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Norwich Mayor Deberey Hinchey is easy to underestimate.
Sitting down with the city's top-elected official last week, a little more than a month after her swearing in, I found a person deliberate and realistic in her approach to tackling problems. However, her restrained, almost soft-spoken demeanor can raise doubts if she is up to the job of taking on the challenges her city faces - a long-struggling downtown, substandard housing in some of its neighborhoods, fiscal pressures.
Hinchey's election opponents may have made the same mistake in misjudging her.
Then a council alderwoman, Hinchey announced her candidacy for mayor nearly a year before the November 2013 election. She hired a political consultant, Vinci Group out of Manchester, to help guide her campaign. It attracted criticism - largely, though not exclusively, from opponents - but proved effective.
In the Democratic primary she defeated a popular alderman, and former Board of Education chairman, Charles Jaskiewicz. She then went on to topple incumbent Mayor Peter Nystrom, long a proven votegetter in the city, in the general election. Neither man took the defeats well.
Hinchey, a former clinical social worker for a visiting nurses agency, thus became the city's first woman mayor.
The powers of the Norwich mayor are quite limited. It is funded as a part-time position, though Hinchey pledged in her campaign to devote full-time to it. The mayor has a single vote on the seven-member council and no veto. Executive authority is in the hands of the city manager, who answers to the council. The charter sets economic development as the mayor's primary responsibility.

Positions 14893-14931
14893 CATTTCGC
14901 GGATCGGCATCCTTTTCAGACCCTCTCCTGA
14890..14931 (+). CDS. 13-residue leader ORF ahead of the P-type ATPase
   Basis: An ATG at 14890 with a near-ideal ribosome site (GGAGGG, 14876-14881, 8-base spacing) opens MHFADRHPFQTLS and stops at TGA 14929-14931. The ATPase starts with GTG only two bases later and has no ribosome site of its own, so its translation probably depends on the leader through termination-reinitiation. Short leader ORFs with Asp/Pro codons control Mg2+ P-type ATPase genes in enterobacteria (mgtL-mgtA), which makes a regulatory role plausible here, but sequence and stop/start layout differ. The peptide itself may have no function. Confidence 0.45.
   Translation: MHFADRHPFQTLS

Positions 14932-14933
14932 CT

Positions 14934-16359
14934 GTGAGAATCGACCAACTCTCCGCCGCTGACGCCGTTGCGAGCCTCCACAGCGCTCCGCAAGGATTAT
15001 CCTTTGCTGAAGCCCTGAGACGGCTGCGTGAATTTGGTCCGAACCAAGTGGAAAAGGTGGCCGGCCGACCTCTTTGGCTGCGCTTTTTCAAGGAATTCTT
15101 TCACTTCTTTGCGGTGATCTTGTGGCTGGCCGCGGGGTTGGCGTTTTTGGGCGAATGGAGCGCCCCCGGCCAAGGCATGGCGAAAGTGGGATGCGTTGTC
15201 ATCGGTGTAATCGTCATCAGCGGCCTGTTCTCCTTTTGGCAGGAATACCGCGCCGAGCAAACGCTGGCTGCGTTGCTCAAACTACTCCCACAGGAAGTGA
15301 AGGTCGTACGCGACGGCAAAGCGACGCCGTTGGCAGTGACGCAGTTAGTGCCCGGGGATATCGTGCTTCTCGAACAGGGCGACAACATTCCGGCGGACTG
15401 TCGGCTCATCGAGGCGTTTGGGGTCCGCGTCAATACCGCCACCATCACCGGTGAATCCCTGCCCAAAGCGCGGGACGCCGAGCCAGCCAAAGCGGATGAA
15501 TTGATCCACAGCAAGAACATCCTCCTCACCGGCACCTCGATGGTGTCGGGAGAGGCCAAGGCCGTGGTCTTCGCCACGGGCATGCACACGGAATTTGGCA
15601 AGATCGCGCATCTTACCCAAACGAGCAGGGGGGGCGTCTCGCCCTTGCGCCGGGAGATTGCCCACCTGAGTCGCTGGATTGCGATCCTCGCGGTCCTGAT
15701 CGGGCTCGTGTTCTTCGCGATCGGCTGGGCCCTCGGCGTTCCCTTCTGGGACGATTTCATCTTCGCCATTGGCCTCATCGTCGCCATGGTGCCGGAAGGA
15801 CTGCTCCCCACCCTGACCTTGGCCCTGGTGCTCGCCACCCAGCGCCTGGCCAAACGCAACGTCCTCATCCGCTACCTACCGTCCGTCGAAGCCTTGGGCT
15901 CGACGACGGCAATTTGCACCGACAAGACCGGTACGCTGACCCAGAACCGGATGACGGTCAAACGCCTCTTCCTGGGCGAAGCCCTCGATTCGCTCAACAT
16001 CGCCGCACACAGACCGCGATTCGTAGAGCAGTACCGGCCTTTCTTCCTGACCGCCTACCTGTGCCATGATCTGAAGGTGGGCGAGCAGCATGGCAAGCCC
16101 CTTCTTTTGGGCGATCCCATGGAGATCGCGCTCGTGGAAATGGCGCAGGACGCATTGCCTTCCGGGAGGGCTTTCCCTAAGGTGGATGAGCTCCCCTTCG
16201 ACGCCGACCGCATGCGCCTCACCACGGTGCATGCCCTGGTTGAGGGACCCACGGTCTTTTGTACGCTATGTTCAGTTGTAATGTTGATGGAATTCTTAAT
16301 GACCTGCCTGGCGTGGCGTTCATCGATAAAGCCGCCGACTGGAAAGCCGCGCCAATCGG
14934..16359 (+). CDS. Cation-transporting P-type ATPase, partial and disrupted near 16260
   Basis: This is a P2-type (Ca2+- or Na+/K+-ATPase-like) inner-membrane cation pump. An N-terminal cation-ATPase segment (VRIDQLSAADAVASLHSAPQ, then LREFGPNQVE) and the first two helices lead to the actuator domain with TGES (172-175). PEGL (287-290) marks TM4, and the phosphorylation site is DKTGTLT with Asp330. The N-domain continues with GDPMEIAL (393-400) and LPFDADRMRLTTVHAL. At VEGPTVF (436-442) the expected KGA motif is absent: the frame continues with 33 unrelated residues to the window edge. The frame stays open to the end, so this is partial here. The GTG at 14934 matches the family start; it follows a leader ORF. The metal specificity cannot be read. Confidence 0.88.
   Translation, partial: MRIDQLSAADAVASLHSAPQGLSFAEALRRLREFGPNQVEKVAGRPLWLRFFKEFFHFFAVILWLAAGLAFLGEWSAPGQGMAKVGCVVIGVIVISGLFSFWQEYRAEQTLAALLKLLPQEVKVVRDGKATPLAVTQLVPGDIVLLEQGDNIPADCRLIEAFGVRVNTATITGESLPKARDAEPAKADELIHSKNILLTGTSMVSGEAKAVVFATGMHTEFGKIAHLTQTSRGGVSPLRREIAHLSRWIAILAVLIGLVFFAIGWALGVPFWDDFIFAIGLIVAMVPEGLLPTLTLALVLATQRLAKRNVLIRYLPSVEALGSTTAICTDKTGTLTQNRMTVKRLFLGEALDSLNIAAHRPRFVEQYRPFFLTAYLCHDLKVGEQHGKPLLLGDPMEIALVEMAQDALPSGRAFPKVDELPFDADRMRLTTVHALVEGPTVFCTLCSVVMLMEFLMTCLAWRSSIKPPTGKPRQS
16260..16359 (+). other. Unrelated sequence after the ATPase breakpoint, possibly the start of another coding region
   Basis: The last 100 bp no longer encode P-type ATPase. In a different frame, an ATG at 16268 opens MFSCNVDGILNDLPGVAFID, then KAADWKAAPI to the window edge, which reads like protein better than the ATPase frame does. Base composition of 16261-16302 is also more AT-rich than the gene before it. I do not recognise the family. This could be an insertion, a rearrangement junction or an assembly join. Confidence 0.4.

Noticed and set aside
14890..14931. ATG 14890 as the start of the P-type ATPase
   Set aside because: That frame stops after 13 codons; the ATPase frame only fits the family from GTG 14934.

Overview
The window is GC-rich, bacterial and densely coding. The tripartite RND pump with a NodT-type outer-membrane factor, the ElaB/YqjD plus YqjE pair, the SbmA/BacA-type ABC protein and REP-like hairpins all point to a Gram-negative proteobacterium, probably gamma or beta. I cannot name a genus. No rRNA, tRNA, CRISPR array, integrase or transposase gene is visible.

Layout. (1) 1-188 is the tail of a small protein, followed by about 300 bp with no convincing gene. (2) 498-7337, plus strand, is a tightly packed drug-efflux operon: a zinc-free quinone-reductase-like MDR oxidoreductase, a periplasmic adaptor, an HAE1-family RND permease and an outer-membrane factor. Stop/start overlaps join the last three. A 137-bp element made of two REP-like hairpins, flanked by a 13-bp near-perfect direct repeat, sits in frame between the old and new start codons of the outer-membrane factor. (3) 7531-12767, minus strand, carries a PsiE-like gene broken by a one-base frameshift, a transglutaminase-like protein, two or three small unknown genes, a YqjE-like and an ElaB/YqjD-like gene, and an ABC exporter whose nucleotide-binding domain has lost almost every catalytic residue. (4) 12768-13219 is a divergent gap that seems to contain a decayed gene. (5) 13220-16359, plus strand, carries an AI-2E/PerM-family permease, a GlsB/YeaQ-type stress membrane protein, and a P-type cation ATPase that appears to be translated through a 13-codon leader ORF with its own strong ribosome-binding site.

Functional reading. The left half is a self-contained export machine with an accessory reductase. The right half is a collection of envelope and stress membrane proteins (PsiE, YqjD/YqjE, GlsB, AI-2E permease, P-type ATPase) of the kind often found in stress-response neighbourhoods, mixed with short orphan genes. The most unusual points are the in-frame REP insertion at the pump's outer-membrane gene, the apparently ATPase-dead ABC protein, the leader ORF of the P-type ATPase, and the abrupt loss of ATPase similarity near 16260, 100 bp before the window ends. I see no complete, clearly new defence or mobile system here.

In meeting with The Day Editorial Board, Hinchey acknowledged the position's limitations and even embraced them. The city is better off run by a professional manager, she said. Hinchey has no desire to see the Charter Revision Commission, recently appointed to review and update the charter, make substantial changes in the mayoral position.
Within that structure, Hinchey is confident she can play a major role in shaping policy.
She has already had a meeting with Gov. Dannel P. Malloy. Hinchey sees the potential for the Democratic governor, who has a philosophy of using direct state investment to encourage development, as playing a significant role in helping move some Norwich projects forward.
State assistance could help get the long-stalled project to convert the massive Ponemah Mill into luxury apartments moving again toward completion, she said. That project, in turn, could help revitalize the surrounding Taftville neighborhood.
The mayor is pushing for the state to relocate a state boat launch, now smack in the middle of the Howard T. Brown Memorial Park, location for several festivals and other activities, to a more logical spot further south on the Thames River.
She plans to be the face of the city in reaching out to Sysco, which is in the process of buying out U.S. Foods, to try to persuade it to keep in operation, and potentially expand, the U.S. Foods distribution center on Ottrobando Avenue. It is among the city's largest employers and taxpayers.
Unlike her predecessor, Nystrom, Hinchey has not been outspoken concerning the locating of former sex offenders in the city. Nystrom was livid upon learning ex-inmates, released from a state-contracted sex offender release program in Montville, had been set up with apartments in Norwich.
"That's not my style," said Hinchey when asked if she planned to use the bully pulpit of the mayor's office to criticize such relocations. "I don't think that is an issue that should play out in the press."
Instead, she plans to work with state officials to assure fair discharge policies are utilized.
We shall see. This may be one case in which a quiet demeanor is not such a great attribute.